Police fire tear gas as more than 1,000 are injured in fresh Egyptian violence brought on, observers say, by continuing anger and dissatisfaction after overthrow of Mubarak.
Violence erupts again in Cairo's Tahrir Square
CAIRO // Five months of relative calm in Egypt has been shattered with protesters and authorities once again clashing in Tahrir Square.
Protests and marches erupted throughout Tuesday night and yesterday amid clouds of tear gas and stone throwing, as groups demanded a quicker trial for the former president, Hosni Mubarak, and justice for families of those who died during the revolution.
The streets were a scene of devastation, littered with rocks, glass and smashed up cars. More than 1,000 people - protesters and police officers - were injured, according to the state news agency Mena. Security forces arrested at least nine people.
The sudden outburst of violence was a sign of the long-simmering tensions with the interim government, led by the military, and analysts said it could push back Egypt's transition to stability and put pressure on officials to make greater reforms.
"These events show that the transition and the unrest is far from over," said Elijah Zardwan, an Egypt analyst with the International Crisis Group. "There's still a lot of anger and dissatisfaction and it has been very close to the surface."
The initial cause of the latest violence was unclear, but protesters said a group of families of victims, known as the "martyrs", of the revolution began protesting outside the Ministry of Interior after they were denied entry to an event commemorating the victims.
The government countered those claims, saying the events were precipitated by provocateurs who were not invited to the event and intended to disrupt the goodwill between the people and the military.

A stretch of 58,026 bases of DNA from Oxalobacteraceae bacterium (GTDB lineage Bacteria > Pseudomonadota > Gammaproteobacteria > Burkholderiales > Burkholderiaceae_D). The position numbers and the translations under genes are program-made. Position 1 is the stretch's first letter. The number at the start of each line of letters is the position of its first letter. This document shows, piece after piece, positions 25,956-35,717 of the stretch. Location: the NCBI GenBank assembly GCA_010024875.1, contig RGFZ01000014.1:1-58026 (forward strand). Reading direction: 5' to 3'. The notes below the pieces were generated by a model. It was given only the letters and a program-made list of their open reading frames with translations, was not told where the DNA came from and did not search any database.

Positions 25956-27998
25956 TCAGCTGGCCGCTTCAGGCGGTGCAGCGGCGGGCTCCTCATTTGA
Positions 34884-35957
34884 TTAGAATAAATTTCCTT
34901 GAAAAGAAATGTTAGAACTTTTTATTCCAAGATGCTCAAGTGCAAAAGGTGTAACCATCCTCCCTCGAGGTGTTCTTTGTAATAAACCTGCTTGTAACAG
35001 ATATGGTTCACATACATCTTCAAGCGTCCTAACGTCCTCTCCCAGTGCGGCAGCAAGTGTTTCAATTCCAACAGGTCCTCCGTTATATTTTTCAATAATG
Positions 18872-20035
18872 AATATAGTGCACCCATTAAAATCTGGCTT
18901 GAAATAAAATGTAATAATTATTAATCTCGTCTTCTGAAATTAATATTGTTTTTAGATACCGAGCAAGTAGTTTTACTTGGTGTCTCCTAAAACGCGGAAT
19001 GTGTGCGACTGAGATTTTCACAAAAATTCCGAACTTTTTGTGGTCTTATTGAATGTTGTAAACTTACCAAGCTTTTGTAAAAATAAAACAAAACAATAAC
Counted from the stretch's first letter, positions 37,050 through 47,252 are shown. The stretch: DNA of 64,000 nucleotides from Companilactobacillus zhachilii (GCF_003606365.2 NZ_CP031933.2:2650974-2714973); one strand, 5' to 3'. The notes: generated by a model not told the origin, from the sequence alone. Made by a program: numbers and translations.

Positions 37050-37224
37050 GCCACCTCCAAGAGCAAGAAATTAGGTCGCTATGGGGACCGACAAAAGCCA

The Supreme Council of the Armed Forces, which took over the government after Mr Mubarak stepped down as president in February, said on its Facebook page that the events "had no justification other than to shake Egypt's safety and security in an organised plan that exploits the blood of the revolution's martyrs and to sow division between the people and security apparatus".
Early yesterday morning, the protesters marched to Tahrir Square, the centre of protests during the revolution, but were met by police who fired tear gas.
By 10am, a front line had moved to Mostafa Mahmoud Street in front of the American University of Cairo building near Tahrir Square. Hundreds of protesters, many wearing goggles and scarves to protect themselves from the tear gas, pushed against a line of black-clad riot police.
Ahmed Ali, a 26-year-old Vodafone employee, said he was on his way to work in downtown Cairo when he came across the protests and joined their ranks.
"This is the worst it has been since the revolution," he said, as people chanted about the military's slowness to bring Mr Mubarak to trial and attempts hijack the country. "People want justice," he said.
There was an ebb and flow of the clashes with the police, as people fled canisters lobbed into crowds. But, with stronger numbers, the protesters pushed themselves all the way back to the ministry of interior, about a 10-minute walk. At one point, military police officers with red berets attempted to calm protesters but they were overrun and retreated behind the riot police.
There was widespread discussion of military and police conspiracies with the former regime.
Field Marshal Mohammed Hussein Tantawi "and Mubarak are very close", said Mohammed Arafat, a 27-year-old tour guide.
"Egyptian people will not let them take away the revolution."
Some young men prepared Molotov cocktails made with fuel taken from cars along the way and threw them at police.
One person accidentally set himself on fire and was rescued by people nearby who smothered the flames.
A steady flow of motorcycles brought the injured from the front-line back to Tahrir and nearby hospitals to receive medical treatment.
Crowds began to disperse late yesterday afternoon, but there were calls for more gatherings at Tahrir Square and around the city.
Sitting on a curb, 17-year-old Mohammed Mahmoud Ahmed, said he had come across the protest earlier in the day.
"At first, I wanted to see," he said. "I am reading from the Quran and hoping it stops."
Just then, there was the familiar hollow "thunk" sound of canisters being fired by the police. Mr Ahmed began running and disappeared into the clouds of gas.